Presidential candidate Ron Paul has long been a supporter of a return to the gold standard for the United States, but a recent column in Forbes shows that he is not the only noted thinker who is championing this concept. The noted business and financial publication is one watched by investors in gold around the world and respected for the insight that columnists like Louis Woodhill, who penned the recent gold standard article, are able to provide readers with. In his most recent column, Woodhill suggested that the last 20 years have both been "lost decades" for the U.S. economy; they've been times when change has been far lower than expected. Like Ron Paul, Woodhill stated that he believes the issue is tightly bound to the unstable value of the U.S. dollar.

He went on to say, "The total number of people with jobs is no higher than it was seven years ago. Adjusted for inflation (via the GDP deflator), the Dow Jones Industrial Average is 18 percent below where it was at the end of 1999."

This comes hot on the heels of news that Paul himself has actually been doing as he has advised so many of his supporters: investing in gold. Paul is noted for stating that the value of assets such as precious metals are what the Federal Reserve should be basing its ability to print money on. He feels that a stronger U.S. economy means turning to gold and silver as superior foundations for national holdings. Because the presidential candidate had to report his assets to the Federal Elections Commission, the GOP candidate's financial disclosure report showed he has a large portfolio of silver and gold stocks. This is not shocking to many who are familiar with the Texas congressman, but it has gone a long way towards silencing some of his critics.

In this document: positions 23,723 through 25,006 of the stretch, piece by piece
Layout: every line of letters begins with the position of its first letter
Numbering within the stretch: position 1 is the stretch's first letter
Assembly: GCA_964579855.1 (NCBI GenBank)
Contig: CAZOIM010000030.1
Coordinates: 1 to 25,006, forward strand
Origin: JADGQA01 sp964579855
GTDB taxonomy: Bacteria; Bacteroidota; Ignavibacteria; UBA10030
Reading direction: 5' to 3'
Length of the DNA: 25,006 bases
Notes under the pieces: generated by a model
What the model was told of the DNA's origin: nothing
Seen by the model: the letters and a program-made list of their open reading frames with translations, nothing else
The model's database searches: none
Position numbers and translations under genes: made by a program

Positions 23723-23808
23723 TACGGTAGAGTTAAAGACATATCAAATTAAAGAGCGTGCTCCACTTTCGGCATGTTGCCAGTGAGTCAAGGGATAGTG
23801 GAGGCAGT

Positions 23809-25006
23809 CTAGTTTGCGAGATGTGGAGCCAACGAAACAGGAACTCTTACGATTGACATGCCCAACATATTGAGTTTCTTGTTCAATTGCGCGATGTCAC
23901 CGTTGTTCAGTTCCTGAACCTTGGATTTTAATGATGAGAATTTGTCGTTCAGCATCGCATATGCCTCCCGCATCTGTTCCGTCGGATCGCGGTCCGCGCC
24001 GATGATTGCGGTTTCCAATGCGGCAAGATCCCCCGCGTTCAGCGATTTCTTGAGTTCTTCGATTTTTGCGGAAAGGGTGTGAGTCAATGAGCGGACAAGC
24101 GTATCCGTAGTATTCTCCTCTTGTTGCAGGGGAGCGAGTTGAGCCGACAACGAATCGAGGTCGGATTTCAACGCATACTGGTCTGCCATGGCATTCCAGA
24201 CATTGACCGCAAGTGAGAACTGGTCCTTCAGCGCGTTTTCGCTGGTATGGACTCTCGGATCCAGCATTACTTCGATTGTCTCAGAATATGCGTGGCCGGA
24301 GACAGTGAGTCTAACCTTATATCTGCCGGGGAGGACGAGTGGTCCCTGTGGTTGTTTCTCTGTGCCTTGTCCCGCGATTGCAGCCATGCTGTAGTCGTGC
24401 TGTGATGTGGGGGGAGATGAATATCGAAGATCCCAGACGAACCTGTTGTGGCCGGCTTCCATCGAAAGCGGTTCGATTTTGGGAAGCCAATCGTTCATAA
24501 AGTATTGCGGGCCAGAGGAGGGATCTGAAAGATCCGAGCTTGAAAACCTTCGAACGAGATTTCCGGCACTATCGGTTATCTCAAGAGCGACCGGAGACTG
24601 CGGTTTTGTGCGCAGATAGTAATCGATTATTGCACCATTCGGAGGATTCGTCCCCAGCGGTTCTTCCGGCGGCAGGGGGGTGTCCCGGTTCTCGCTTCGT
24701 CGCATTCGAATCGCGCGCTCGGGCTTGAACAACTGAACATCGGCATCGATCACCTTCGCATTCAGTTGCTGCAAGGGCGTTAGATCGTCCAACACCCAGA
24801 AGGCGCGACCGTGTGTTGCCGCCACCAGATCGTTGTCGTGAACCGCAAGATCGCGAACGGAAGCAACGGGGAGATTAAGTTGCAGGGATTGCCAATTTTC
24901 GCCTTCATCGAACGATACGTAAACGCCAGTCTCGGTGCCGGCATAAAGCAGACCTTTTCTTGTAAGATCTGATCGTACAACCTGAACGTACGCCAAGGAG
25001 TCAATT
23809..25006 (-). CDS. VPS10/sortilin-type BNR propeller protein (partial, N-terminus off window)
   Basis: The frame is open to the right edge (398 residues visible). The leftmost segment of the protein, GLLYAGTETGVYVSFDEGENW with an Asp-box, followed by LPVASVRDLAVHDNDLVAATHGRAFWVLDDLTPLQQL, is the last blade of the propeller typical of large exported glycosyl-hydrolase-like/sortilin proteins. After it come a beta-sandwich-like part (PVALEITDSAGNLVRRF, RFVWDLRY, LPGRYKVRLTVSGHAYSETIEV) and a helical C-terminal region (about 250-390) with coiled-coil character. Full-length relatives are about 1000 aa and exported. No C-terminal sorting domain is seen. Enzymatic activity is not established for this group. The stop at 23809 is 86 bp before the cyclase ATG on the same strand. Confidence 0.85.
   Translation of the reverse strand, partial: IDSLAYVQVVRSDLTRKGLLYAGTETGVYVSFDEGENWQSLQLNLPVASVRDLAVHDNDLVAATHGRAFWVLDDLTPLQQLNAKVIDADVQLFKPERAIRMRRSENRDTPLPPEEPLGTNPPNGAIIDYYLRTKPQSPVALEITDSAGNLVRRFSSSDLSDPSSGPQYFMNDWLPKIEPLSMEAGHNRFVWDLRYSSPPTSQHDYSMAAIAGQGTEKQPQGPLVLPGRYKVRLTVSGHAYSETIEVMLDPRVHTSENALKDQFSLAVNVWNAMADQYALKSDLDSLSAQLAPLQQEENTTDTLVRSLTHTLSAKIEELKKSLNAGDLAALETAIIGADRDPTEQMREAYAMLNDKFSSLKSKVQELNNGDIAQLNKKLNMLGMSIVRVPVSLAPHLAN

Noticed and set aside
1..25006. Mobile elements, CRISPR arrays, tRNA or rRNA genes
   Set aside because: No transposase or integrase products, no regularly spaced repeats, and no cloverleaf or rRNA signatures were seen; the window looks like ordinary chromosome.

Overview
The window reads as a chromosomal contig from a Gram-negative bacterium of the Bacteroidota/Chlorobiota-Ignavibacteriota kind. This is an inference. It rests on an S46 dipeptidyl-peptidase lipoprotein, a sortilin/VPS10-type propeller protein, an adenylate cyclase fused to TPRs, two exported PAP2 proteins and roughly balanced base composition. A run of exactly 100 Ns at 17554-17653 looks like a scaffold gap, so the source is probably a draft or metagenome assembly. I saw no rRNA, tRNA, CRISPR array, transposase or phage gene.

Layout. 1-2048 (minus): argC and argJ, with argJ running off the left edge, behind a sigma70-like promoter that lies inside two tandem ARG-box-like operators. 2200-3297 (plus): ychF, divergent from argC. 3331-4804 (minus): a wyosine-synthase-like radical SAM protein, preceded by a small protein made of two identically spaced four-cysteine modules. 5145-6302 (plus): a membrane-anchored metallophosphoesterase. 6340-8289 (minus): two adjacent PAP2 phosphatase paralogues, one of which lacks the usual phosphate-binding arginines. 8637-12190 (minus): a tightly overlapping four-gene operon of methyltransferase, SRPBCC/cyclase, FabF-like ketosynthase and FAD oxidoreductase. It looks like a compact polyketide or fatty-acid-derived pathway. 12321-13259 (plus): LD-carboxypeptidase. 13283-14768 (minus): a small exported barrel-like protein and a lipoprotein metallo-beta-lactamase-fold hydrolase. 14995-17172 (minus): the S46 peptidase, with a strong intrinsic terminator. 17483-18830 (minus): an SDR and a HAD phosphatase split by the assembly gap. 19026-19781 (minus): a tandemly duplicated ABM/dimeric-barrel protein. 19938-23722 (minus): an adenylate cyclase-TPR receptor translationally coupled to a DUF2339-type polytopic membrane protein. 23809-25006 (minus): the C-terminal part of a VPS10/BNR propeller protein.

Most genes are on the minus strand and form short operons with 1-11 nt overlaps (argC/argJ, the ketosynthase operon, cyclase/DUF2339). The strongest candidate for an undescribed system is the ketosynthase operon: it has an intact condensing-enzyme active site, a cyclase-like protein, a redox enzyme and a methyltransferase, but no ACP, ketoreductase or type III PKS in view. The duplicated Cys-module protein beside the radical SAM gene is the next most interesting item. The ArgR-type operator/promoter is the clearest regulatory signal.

According to an article in USA Today, Ron Paul's other assets include real estate, cash bank accounts and a portfolio of investments in precious metals mining companies such as Pan American Silver Corporation, Barrick Gold Corporation and Newmont Mining Corporation. Those holding gold and silver assets are likely to view this as a vote of confidence for these types of assets and political pundits believe it could sway those voters this November.

Woodhill backs Ron Paul's optimism, though his article was not of a political nature, citing facts such as the decline experienced since 1973 in the growth of the GDP in the United States. Since 1973, the year the U.S. finally left the gold standard behind, the average growth rate of the economy has been 2.66 percent. Prior to 1973 and all the way back to 1790, the average growth rate of the economy was 3.96 percent per year.

Fiat money, the Forbes columnist pointed out, has brought many downsides that need to be addressed.

"The slower economic growth rate under the fiat money regime has had an enormous negative impact," wrote Woodhill. "If our economy had continued to grow at 3.96 percent real from 1973 on, 2011 GDP would have been 61 percent larger. Everyone’s income would be at least 50 percent higher, and the federal budget would be running a $700 billion surplus, despite our current wildly excessive federal spending."

These shocking statistics certainly lend credence to the concept of returning to the gold standard, but there is no doubt in the mind of any advocates of this return that there would be much opposition to such a change.

Will such a change be possible? Would Ron Paul be the presidential hopeful to bring it about? These and other questions are likely to be the source of much speculation in 2012, say political observers, but only time will tell.